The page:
Alpha Readers – Requirements May Vary

Initial feedback from the beta reader experience has shown me that my expectations for alpha and beta readers are not entirely accurate. It also showed me that my research and the information out there on these two roles is not entirely consistent. Before I expand upon my own thoughts, focusing on alpha readers, information I researched came from these sources:

Catherine Milos’s summary is the closest to my own experience and expectations in the comparison between the two roles with this description (I encourage you to take a look at all the articles):

  • “Alpha Readers assist writers by offering a reader’s perspective for a manuscript after an initial draft. The manuscript often has not been edited. It’s not uncommon for an Alpha to read before the author edits the first draft.
  • Beta Readers assist writers by offering a reader’s perspective for a manuscript which has been edited and is shortly due for publication.”

Some of the articles call out that alpha readers look at your manuscript from the perspective of a writer, looking for plot holes and writing issues. While beta readers look at it from a reader perspective looking for what they like and do not like.

My Findings on Alpha Readers

My greatest area of confusion in my first run through this process is around editing. I plan to hire a copy editor for my book before publishing, so I was not as concerned with that aspect before requesting beta readers. I have someone I consider my alpha reader looking for plot holes and character development issues. Upon rewrite I do another review for editing purposes. Unfortunately, I have read my own work so many times that some grammar is just overlooked. This was more of a distraction for some of the beta readers than I initially anticipated.

I know copy editing is not my strength, so I need to adjust my process to compensate. This includes adjusting how I approach alpha and beta readers to better accommodate my style and skills. My sister is my first reader, and will continue to do so. While she will also be a beta reader, I call her my first reader as well because she takes a look at my rough draft. This is the draft where I jump from scene to scene and do not have the secondary characters as well developed as they need to be. The first read for me is: Does the story work? Which characters are standing out and which are bland? What are the big plot holes or world building aspects that are not making sense? These give me some broad brushes to fill in when I go for the initial rewrite to smooth out the rough edges in preparation for a true alpha read.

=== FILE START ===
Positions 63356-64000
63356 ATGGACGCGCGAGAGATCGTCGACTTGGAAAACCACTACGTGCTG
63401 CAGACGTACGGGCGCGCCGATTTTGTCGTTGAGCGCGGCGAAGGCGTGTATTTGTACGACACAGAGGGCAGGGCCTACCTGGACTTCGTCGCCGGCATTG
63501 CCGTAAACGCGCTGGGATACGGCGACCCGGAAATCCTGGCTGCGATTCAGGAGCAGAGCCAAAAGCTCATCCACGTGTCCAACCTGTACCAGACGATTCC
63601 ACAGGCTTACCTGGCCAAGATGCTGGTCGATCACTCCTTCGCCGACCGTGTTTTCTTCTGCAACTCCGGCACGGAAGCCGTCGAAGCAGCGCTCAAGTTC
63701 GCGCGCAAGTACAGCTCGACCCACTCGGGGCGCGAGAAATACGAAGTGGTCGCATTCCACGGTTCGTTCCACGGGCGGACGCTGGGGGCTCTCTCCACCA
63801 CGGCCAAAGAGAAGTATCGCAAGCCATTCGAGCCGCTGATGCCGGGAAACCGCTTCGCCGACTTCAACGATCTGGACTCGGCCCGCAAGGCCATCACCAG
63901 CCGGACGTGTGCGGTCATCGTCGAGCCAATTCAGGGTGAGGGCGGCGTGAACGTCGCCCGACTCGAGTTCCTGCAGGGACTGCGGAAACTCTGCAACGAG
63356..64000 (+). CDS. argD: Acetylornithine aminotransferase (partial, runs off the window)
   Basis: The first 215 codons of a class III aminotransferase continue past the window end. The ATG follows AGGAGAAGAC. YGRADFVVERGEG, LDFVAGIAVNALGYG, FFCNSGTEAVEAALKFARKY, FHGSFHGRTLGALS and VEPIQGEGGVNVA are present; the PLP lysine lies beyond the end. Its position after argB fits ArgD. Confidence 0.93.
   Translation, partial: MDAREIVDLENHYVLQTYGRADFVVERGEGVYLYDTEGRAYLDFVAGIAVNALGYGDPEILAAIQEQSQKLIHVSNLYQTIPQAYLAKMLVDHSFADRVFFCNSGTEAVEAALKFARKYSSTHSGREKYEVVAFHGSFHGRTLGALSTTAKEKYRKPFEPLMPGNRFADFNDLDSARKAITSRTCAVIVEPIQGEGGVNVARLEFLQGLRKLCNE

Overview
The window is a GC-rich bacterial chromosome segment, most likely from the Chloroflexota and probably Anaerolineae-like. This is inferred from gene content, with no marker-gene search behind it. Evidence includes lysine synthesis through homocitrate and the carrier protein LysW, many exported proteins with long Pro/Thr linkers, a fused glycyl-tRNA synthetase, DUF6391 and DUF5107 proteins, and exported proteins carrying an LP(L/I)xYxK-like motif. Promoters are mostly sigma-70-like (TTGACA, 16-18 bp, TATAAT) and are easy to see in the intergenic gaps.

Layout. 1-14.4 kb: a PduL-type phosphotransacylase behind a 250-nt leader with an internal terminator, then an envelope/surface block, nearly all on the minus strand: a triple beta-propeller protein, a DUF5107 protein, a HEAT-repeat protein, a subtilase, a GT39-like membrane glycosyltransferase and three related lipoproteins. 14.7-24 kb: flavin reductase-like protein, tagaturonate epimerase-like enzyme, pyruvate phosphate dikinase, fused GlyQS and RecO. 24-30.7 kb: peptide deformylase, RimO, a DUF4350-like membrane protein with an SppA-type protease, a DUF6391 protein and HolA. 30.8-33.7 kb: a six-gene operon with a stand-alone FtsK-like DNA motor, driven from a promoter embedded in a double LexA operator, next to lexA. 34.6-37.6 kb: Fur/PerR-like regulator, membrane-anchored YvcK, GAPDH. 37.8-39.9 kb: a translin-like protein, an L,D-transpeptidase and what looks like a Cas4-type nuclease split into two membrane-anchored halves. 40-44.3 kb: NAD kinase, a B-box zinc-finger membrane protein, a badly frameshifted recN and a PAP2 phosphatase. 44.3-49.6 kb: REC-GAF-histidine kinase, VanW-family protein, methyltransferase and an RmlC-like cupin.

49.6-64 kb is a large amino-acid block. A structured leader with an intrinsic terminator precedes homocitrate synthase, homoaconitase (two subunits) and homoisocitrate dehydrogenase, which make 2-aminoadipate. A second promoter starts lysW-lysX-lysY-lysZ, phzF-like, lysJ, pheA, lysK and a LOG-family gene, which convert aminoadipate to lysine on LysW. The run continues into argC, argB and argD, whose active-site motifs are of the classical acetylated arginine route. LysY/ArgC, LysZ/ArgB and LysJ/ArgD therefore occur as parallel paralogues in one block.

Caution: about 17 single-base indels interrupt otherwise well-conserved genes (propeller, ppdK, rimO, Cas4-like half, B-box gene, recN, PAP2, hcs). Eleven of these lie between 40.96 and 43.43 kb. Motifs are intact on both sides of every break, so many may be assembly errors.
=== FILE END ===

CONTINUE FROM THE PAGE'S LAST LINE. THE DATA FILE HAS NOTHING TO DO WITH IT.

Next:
The second step for me is the alpha reader. First lesson: I need more than one. No matter how much feedback hurts, it is a growing kind of pain. Second lesson: I need alpha readers with complementary skills. I have enlisted my husband for this, as he and my sister have a good combination of skills between the two of them. She will be looking more at plot, characters, world, etc. He will focus on conflicting descriptions, grammar, and clarity. I will be looking for a third as well, and likely a critique partner, but alpha readers need to be people you trust. They read something rough, and you need people who can work with you to build something and not tear you down while doing it.

With this learning, I’m looking at another round of beta readers for this book after incorporating the fixes from my new alpha reader and the first round of beta readers. I appreciate the three of them working with me on this round. It was my first time submitting for a beta read, and they were willing to push through that. The feedback and advice from experienced beta readers has been much appreciated.

I will not go into the beta reader process too much here, as there is a lot of advice on beta readers already out there and easy to find on the beta process. To summarize my findings on getting to that stage: Know your own strengths and weaknesses and your writing process. Tailor your alpha readers to your process and to have complementary strengths with you and with each other. Finally, unless you know your beta readers well and they are not concerned with grammar, make sure your manuscript is clean of obvious errors before you move to the beta reader stage.

Still on track for publication this year!